Egypt’s Grand Mufti: Refusal of burying deceased COVID-19 patients forbidden religiously



Sat, 11 Apr 2020 - 05:27 GMT


Sat, 11 Apr 2020 - 05:27 GMT

Mufti Shawqi Allam - REUTERS

Mufti Shawqi Allam - REUTERS

CAIRO 11 April 2020: In a bid to end the controversy over the refusal of burying the deceased COVID-19 patients by some villagers in Egypt, Grand Mufti of Egypt Shawqi Allam issued a fatwa (Islamic decision) prohibiting this act.

“It is impermissible for anyone to deprive any human of this divine right of burial,” the Fatwa says, adding that bullying against the COVID-19 patients is religiously forbidden.

The Fatwa also prohibited the gatherings that could be staged by the relatives of the deceased people, Allam said.

“The demagogic method of objection to the burial of coronavirus martyrs is religiously rejected,” Allam said, adding that those who died from the coronavirus are considered “martyrs.” He called for accelerating the burial of the victims because it is their right.

Locals of Shubra al-Bahw village, in Dakahlia [ Egypt’s Delta], protested the burial of a female doctor who died of Coronavirus as they feared of infection with the virus if she was buried at the village cemeteries.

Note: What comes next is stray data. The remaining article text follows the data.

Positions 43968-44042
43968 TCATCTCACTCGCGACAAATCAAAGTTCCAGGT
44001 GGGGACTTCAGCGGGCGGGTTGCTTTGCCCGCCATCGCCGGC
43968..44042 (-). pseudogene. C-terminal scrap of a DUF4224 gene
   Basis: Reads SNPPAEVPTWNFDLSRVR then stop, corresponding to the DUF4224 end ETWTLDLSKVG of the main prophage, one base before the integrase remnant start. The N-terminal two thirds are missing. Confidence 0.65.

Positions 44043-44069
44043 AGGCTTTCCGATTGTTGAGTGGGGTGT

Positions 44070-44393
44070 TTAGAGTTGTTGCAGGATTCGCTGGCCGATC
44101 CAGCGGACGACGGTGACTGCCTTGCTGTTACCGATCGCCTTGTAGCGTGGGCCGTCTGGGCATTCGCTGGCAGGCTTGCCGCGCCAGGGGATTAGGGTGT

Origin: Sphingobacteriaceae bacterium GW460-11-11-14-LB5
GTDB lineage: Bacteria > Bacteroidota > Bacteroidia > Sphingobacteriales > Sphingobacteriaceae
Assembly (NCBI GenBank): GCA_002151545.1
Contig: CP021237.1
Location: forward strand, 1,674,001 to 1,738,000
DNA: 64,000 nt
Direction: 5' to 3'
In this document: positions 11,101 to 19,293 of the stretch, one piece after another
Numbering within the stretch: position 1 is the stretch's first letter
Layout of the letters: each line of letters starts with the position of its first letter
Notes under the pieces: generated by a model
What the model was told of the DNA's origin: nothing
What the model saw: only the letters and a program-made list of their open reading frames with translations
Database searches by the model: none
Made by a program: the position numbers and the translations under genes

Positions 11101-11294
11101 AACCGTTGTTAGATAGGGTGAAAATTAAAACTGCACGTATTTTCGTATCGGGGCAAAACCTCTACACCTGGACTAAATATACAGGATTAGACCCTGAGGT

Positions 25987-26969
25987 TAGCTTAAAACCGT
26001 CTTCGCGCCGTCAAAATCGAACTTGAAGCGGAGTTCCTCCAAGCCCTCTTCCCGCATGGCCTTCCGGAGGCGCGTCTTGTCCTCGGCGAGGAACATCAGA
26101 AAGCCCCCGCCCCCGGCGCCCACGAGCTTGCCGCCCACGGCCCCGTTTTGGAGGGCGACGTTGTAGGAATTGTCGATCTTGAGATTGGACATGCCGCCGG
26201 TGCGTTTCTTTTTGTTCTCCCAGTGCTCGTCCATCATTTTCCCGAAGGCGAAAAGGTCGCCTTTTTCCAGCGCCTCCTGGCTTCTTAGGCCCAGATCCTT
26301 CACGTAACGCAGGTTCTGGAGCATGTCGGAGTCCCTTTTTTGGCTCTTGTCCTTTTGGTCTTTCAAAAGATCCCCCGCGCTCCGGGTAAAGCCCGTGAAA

However, the security forces dispersed their protest by using tear gas bombs to bury the 64-year-old doctor.

The Health Ministry announced on Friday that 95 new coronavirus cases were detected; all of them Egyptians, upping the total number of confirmed cases to 1,794, Spokesman for the Health Ministry Khaled Megahed said in a statement.

Seventeen patients, all of them Egyptians, died from the virus over the past 24 hours, raising the death toll to 135, the spokesman said. Up to 30% of them died before going to hospitals, he added.

Moreover, 36 new Egyptian patients were discharged from hospitals after receiving necessary medical care, raising the number of recovered cases to 384 so far, the spokesman said.

As yet, the global cases infected with the virus reached more than 1.7 million people and 103,521 deaths were reported, while the recovered cases rose to 382,049. On March 10, 2020, the virus was announced a global pandemic by the World Health Organization.



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